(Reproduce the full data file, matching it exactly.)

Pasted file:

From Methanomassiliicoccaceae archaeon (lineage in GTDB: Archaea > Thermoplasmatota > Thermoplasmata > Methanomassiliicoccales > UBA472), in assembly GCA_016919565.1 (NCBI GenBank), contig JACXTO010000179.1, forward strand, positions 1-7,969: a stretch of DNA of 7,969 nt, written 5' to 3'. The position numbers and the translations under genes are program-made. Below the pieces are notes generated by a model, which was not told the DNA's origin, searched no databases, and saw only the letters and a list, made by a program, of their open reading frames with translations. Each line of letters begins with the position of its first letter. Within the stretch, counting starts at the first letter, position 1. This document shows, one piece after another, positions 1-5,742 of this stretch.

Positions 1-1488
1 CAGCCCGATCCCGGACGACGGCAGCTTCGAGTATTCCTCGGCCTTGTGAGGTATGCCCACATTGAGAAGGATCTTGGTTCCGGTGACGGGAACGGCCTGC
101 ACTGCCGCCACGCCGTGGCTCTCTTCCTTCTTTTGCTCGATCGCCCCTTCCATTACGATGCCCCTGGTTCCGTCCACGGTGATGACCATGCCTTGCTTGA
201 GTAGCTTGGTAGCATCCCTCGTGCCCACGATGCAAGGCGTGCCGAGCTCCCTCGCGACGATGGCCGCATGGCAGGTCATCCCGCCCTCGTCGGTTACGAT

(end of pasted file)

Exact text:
From Methanomassiliicoccaceae archaeon (lineage in GTDB: Archaea > Thermoplasmatota > Thermoplasmata > Methanomassiliicoccales > UBA472), in assembly GCA_016919565.1 (NCBI GenBank), contig JACXTO010000179.1, forward strand, positions 1-7,969: a stretch of DNA of 7,969 nt, written 5' to 3'. The position numbers and the translations under genes are program-made. Below the pieces are notes generated by a model, which was not told the DNA's origin, searched no databases, and saw only the letters and a list, made by a program, of their open reading frames with translations. Each line of letters begins with the position of its first letter. Within the stretch, counting starts at the first letter, position 1. This document shows, one piece after another, positions 1-5,742 of this stretch.

Positions 1-1488
1 CAGCCCGATCCCGGACGACGGCAGCTTCGAGTATTCCTCGGCCTTGTGAGGTATGCCCACATTGAGAAGGATCTTGGTTCCGGTGACGGGAACGGCCTGC
101 ACTGCCGCCACGCCGTGGCTCTCTTCCTTCTTTTGCTCGATCGCCCCTTCCATTACGATGCCCCTGGTTCCGTCCACGGTGATGACCATGCCTTGCTTGA
201 GTAGCTTGGTAGCATCCCTCGTGCCCACGATGCAAGGCGTGCCGAGCTCCCTCGCGACGATGGCCGCATGGCAGGTCATCCCGCCCTCGTCGGTTACGAT